In order to evaluate the impact of the VCA on participation in the 2018 elections, it is important to make careful comparisons. Because the five counties that adopted it had high turnout even before 2018, simply comparing their participation rates to those of other counties does not isolate the impact of the reform. Because turnout in 2018 was so much stronger all across California than it was in 2014, simply looking at the increase in turnout in the VCA counties from one midterm election to the next does not tell the full story, either. Instead, our analysis compares the increase in turnout from 2014 to 2018 in the VCA counties, compared with the average turnout increase in all other counties, in order to determine whether the reform in fact boosted participation. We find that the VCA’s adoption in 2018 led to modest yet significant increases in turnout by eligible voters of approximately three percentage points in the primary and general elections. Importantly, the rise in turnout among voters overall appears to be present as well in most of the groups we looked at that have had low levels of representation in California’s electorate. For young voters, Latinos, and to a lesser extent Asian-Americans, turnout also rose faster in the counties that adopted the VCA.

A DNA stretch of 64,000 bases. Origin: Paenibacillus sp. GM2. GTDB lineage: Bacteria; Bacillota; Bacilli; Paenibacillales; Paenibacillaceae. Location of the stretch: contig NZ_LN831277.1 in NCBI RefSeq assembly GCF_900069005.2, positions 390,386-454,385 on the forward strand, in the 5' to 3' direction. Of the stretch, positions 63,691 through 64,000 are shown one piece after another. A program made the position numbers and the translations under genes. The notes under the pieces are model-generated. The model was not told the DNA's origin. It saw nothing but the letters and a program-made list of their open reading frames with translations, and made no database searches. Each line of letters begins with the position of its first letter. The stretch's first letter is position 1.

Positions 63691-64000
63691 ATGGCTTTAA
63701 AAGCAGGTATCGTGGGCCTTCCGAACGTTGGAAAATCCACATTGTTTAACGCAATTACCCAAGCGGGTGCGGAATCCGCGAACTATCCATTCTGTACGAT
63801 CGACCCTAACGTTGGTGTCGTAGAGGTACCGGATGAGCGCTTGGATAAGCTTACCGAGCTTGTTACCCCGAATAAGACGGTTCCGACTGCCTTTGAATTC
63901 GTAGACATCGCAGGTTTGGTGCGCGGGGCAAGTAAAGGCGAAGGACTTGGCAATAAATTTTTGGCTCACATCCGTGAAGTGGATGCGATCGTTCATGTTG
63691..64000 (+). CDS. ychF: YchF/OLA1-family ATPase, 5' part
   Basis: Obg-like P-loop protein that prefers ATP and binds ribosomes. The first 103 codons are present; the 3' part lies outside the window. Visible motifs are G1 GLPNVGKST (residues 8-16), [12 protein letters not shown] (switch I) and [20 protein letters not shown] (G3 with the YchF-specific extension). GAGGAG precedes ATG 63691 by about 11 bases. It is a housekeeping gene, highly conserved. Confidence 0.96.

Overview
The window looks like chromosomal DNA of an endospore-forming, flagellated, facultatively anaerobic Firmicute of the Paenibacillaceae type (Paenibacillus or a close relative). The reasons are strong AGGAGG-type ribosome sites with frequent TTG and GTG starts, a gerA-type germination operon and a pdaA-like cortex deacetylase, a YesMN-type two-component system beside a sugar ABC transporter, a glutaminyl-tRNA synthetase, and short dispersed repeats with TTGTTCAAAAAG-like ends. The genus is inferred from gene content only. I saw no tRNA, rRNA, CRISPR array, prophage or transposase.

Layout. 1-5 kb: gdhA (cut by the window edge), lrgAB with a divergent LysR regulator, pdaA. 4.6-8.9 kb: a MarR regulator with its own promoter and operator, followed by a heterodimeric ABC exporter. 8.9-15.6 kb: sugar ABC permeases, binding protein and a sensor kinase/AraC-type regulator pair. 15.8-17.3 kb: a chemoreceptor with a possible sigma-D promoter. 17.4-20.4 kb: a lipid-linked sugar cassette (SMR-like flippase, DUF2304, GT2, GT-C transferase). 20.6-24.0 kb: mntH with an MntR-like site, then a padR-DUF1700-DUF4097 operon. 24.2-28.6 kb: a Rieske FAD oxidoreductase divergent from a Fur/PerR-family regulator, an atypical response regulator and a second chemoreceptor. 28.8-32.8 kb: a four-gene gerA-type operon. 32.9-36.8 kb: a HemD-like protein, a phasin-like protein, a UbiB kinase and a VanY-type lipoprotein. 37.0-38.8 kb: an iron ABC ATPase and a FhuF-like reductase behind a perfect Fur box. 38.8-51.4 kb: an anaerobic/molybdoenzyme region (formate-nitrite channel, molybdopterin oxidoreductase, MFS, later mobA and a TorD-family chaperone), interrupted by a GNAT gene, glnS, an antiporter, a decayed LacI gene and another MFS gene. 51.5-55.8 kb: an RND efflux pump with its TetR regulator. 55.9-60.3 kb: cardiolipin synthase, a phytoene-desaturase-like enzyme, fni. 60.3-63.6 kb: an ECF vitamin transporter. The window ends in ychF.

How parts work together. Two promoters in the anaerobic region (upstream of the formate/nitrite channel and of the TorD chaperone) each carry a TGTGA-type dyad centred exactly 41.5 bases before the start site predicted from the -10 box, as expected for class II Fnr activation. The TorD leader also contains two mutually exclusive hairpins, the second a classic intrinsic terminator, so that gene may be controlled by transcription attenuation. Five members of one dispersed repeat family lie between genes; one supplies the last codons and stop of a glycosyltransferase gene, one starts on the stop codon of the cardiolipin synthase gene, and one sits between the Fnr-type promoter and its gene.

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About the study: This research study continues beyond the publication of this brief. We will further explore possible factors that could help explain the findings of a turnout increase in VCA counties. The next phase of our research will be submitted for publication in late Spring of 2019.